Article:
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FW: My Frustrations
From: "Erin Carroll" <amoeba () amoebazone com>
Date: Thu, 18 Dec 2008 15:36:36 -0800

H.D. if you don't want clients checking up on postings then use a
pseudonym, preferably one that you hold a little close. I don't make
a
big deal about hiding behind this one. I jsut use it to show that my
postings are personal and not on behalf of my employer. Another
alternative to the issue is to have closed lists where the
participants are vetted. I'm on a few of those and they vary in
quality as well... go figure.



Putting on my non-moderator hat for a change...
 
Sometimes we forget that there are some 15k+ subscribed list members
with a wide range of backgrounds and expertise. From well-known experts
and practicing professional such as HD, Dave, Adriel, etc, to 13yr old
script kiddies or novices just interested in pen-testing in general.
I'm not ashamed to admit that my code analysis skills are weak and to
ask questions around that aspect or rely on advice from people like HD
and others who have a better grasp on those things. My expertise is
slanted towards other realms. That said, there are many posts I've let
through where it's apparent someone is in above their heads in an area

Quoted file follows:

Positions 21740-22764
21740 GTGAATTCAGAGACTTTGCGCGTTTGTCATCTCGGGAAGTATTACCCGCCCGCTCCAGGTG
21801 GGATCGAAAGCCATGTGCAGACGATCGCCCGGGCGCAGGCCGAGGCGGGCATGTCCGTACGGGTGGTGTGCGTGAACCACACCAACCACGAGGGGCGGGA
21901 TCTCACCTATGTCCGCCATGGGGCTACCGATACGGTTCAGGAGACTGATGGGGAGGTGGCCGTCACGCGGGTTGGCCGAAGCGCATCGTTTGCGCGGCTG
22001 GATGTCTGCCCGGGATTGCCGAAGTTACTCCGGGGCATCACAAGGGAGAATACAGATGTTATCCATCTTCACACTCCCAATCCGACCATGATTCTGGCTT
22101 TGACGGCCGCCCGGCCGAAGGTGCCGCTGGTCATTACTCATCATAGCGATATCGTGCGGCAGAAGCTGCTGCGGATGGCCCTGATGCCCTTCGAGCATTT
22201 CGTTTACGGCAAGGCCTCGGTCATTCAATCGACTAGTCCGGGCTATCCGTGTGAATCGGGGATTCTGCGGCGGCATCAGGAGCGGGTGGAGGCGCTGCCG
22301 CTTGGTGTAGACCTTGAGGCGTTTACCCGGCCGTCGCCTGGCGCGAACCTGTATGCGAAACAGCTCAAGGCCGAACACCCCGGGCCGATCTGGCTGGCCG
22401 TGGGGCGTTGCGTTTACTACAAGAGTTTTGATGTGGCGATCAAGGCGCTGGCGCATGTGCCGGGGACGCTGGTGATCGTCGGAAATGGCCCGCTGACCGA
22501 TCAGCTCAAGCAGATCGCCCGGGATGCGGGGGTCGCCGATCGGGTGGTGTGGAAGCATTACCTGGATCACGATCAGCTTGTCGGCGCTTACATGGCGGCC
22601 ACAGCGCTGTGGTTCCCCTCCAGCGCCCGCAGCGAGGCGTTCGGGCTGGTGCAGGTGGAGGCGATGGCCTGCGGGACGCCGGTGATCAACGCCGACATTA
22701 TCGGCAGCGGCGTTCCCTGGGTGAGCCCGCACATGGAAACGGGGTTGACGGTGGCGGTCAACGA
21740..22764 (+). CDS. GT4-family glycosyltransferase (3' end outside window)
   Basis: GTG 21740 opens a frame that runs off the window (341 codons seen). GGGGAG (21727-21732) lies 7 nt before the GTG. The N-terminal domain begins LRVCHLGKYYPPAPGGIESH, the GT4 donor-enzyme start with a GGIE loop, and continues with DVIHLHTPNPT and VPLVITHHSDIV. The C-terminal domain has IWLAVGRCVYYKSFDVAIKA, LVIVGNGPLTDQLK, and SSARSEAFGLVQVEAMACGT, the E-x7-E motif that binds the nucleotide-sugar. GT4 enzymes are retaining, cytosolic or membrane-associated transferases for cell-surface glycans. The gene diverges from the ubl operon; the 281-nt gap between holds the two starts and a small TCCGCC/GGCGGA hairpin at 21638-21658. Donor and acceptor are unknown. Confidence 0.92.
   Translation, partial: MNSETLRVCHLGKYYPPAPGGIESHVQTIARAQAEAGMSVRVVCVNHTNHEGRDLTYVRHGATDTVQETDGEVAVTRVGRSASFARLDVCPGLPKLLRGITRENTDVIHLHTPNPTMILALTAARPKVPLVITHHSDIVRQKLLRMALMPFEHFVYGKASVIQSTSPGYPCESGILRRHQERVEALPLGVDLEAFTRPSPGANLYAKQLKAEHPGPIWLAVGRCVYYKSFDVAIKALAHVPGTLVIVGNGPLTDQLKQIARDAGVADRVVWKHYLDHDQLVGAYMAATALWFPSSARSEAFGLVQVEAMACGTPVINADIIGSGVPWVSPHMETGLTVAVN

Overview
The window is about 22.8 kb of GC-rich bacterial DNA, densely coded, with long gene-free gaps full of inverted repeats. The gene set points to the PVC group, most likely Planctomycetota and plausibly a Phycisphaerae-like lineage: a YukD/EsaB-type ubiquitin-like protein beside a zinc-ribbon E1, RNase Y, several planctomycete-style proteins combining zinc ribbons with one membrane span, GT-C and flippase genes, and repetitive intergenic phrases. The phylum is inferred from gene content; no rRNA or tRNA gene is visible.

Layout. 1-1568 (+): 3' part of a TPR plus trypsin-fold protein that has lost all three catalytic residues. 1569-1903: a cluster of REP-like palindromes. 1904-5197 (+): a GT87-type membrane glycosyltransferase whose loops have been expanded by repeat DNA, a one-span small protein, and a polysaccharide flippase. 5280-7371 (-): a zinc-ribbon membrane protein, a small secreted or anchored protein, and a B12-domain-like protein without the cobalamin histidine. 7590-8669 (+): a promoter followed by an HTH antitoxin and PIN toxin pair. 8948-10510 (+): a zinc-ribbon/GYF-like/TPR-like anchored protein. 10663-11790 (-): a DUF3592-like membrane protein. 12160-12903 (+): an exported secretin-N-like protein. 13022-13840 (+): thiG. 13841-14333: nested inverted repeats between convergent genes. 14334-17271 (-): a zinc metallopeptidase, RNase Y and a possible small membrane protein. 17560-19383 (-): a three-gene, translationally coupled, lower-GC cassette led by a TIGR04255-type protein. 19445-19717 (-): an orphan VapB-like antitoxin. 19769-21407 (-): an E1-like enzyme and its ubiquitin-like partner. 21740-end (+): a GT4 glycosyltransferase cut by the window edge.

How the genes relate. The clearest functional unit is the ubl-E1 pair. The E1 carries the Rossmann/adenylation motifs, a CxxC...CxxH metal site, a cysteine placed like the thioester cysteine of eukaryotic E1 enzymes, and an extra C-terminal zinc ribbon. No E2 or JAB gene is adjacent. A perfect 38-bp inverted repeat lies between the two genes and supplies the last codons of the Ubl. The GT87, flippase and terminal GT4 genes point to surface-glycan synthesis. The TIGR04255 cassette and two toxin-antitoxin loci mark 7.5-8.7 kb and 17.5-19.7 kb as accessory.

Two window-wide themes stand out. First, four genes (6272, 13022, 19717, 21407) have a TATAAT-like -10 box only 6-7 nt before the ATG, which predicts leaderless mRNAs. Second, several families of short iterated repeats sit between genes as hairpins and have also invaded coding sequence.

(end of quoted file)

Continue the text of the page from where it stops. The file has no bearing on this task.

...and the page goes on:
where they are representing themselves as a expert. As a moderator, my
job is to keep discussions flowing and relevant to pen-testing. As a
security professional, I shudder with horror at the things some people
ask.
 
As Adriel said, the real problem is when a supposed expert is looking
for help on something that is so basic that you wonder how they got the
contract at all. It devalues the work of the real experts and fosters a
false sense of security. The responses to such questions (qualification
issue aside) are useful for list members whose expertise or background
isn't in that particular area and spreads Clue to those readers. Lack
of knowledge isn't a bad thing, we're all here to learn _something_.
Misrepresenting your expertise I believe is a very Bad Thing... but it
happens and they land clients who are ill-served and might not realize
it. 

The only feasible solution I see is to educate clients so they can
tell the wheat from the chaff. How to do so across the industry is a
vexing question. I don't think regulatory bodies would work.  I don't
think certifications work. They can be good indicators of actual
expertise but, as many others have pointed out, are not in and of
themselves guarantees of qualification for hands-on "doing the work".
So far there is no replacement for word of mouth.


Erin Carroll
CTO & Vice President | iVOLUTION Security Technologies




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